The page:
Monday, March 28, 2011

Lehigh Valley definitions: Tricky Tray or "Chinese" Auction



When I moved to the Lehigh Valley, I noticed signs posted along the road, in church parking lots and in front of schools for "Tricky Tray." I had never heard this term before, so I asked someone. They didn't know what it was. I asked another person and she said it was some kind of fundraiser. Another person asked me whether that was like a Chinese auction. You're asking me if it's like a Chinese auction? When I don't know what the terms Tricky Tray or Chinese auction mean? And what makes it Chinese, exactly?


Here's the definition so you look smart at the PTO meeting or water cooler when someone drops these terms:


Tricky Tray

Synonyms: penny sale, penny auction, penny social, gift auction, chinese auction, silent auction, brown bag auction, basket social dark horse, basket games

A fund raising event for a church, school or other organization where guests buy tickets, then place them in a container next to the item they would like to win. Items can be a single item or a group of items based on a theme. Once everyone has had the opportunity to place his or her tickets in the container, the drawing for the prizes begins. If your number matches the winning number drawn, you win that prize. Source: TrickyTray.com


Chinese auction

A combination of a raffle and an auction that is typically featured at charity, church festival and numerous other events. Can also be known as penny social, tricky tray or pick-a-prize according to local custom, or to avoid any reference to nationality. The difference between a raffle and a Chinese auction is that in a raffle with multiple prizes, there is one "hat" from which names are drawn, but in a Chinese auction each prize has its own "hat." This allows ticket buyers to choose which prize to focus on. It is unclear whether this type of auction actually originates in China; it is much more likely that the term derives from "chance auction," which is also another name for this type of auction. The term "Chinese" may have been used in this case to convey that this type of auction was mysterious, intriguing, or secretive. Source: Wikipedia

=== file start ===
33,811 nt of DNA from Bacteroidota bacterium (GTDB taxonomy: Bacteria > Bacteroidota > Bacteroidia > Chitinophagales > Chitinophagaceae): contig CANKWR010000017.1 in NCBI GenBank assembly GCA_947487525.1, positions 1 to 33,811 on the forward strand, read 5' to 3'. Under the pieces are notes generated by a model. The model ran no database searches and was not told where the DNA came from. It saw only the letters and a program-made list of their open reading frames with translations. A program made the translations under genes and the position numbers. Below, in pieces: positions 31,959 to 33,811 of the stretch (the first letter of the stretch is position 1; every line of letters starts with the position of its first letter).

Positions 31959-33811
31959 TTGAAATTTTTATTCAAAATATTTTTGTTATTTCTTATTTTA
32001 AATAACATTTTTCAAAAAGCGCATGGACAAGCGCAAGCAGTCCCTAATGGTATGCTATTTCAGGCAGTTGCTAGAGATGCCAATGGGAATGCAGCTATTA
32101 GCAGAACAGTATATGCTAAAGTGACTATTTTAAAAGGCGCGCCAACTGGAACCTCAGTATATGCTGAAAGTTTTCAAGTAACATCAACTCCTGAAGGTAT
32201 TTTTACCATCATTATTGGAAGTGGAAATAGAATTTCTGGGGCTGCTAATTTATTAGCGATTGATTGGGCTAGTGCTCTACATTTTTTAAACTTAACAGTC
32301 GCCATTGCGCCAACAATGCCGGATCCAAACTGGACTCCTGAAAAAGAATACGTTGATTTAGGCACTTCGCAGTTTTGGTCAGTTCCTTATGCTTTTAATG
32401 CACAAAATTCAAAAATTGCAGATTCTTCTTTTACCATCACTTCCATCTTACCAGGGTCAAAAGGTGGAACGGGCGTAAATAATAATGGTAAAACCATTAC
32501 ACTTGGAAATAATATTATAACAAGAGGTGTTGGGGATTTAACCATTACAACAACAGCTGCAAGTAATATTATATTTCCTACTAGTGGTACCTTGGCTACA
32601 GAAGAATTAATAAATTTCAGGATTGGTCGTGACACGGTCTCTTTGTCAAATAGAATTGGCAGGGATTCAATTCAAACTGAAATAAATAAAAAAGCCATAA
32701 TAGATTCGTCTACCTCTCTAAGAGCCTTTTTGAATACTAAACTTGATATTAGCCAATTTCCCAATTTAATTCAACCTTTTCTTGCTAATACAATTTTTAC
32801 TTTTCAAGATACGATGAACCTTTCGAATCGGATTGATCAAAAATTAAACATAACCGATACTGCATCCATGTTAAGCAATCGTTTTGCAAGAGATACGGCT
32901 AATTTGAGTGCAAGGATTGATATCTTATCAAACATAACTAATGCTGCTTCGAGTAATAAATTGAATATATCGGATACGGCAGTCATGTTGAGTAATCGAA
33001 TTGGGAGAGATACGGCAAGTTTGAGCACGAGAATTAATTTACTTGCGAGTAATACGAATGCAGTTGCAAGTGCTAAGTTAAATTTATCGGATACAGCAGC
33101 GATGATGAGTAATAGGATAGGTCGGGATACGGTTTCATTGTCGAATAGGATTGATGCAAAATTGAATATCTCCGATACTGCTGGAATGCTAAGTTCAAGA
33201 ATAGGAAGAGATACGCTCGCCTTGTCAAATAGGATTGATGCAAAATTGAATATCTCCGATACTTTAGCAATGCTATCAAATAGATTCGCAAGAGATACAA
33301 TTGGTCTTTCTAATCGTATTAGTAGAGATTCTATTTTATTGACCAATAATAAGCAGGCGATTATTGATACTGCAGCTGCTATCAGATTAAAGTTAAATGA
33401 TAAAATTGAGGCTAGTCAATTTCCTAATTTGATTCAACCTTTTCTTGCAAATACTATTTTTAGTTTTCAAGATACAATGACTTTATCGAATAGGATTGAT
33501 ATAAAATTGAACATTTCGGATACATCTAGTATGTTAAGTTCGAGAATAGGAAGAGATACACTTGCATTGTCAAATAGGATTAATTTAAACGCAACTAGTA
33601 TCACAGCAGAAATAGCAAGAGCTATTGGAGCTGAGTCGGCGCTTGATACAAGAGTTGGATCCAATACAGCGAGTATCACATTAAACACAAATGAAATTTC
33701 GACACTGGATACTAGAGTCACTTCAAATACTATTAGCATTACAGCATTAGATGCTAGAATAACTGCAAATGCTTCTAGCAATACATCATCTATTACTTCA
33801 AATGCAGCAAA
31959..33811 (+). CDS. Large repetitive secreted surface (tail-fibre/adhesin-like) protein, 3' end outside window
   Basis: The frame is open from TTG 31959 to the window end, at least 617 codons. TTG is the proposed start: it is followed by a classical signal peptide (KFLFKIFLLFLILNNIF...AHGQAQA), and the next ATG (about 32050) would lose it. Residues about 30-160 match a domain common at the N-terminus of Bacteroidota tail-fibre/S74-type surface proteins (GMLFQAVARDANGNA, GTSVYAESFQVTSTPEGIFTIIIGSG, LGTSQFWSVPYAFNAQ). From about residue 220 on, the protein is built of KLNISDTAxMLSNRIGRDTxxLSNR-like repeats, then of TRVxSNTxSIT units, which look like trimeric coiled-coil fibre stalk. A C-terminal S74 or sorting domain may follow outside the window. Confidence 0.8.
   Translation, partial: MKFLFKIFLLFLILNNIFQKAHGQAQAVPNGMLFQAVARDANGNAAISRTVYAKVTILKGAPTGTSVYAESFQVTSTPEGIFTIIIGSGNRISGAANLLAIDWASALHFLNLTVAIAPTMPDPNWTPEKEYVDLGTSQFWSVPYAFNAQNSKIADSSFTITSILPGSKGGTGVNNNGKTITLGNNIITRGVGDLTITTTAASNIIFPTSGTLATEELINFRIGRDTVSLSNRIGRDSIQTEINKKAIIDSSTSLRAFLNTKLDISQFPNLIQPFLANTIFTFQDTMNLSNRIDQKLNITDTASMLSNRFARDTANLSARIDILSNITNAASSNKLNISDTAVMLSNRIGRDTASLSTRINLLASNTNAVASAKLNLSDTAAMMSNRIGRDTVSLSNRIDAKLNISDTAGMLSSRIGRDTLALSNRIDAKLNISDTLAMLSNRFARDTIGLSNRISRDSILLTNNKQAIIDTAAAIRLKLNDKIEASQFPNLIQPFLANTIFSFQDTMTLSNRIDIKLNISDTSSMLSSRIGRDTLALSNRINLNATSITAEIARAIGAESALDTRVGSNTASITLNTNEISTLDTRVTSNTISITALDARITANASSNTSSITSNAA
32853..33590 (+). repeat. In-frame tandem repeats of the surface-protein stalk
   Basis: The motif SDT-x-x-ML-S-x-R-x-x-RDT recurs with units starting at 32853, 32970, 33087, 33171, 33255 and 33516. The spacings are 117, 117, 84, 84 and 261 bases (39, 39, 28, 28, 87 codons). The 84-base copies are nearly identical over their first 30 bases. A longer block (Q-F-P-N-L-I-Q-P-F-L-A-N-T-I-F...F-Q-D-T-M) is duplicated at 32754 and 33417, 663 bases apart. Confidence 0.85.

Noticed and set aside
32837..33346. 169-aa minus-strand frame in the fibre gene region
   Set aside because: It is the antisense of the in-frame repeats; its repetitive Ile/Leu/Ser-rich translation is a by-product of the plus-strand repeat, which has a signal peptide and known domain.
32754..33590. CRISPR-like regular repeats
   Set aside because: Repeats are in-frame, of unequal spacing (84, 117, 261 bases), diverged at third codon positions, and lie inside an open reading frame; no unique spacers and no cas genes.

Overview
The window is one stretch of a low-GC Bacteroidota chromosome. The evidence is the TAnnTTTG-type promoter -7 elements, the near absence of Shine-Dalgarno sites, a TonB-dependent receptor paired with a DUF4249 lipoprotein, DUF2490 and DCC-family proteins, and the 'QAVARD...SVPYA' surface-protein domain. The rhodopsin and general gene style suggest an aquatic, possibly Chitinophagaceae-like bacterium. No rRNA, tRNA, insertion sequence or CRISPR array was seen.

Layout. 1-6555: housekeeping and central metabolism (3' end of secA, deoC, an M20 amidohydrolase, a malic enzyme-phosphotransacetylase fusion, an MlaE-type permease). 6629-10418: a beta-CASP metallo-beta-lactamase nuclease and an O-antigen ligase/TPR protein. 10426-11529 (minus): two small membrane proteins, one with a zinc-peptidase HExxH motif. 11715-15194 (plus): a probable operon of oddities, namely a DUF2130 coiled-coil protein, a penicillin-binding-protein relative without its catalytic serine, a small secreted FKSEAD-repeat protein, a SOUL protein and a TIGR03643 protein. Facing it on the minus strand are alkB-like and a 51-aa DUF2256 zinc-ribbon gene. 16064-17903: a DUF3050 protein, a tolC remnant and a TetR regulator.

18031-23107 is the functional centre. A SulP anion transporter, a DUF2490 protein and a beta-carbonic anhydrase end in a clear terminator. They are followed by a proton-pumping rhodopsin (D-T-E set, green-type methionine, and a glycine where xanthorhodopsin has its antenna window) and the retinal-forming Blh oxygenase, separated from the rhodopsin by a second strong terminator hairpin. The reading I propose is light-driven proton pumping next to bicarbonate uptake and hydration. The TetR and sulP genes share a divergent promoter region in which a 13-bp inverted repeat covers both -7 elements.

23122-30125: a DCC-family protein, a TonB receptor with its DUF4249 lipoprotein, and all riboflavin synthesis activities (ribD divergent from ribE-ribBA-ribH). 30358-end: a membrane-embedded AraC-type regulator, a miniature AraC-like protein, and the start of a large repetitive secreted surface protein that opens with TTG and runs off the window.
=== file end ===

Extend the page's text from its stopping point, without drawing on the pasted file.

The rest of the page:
4 comments:

  1. Anonymous3/28/2011

    Thank you! I have been wondering about this since we moved here!

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  2. Anonymous, so glad that it was helpful! Let me know if there are any other mysteries you're wondering about - I'll investigate if I don't know the answer myself!

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  3. I believe it's called Chinese auction, because like their cuisine it involves a lot of different selections

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  4. Don, that is an interesting idea. I haven't heard that one yet!

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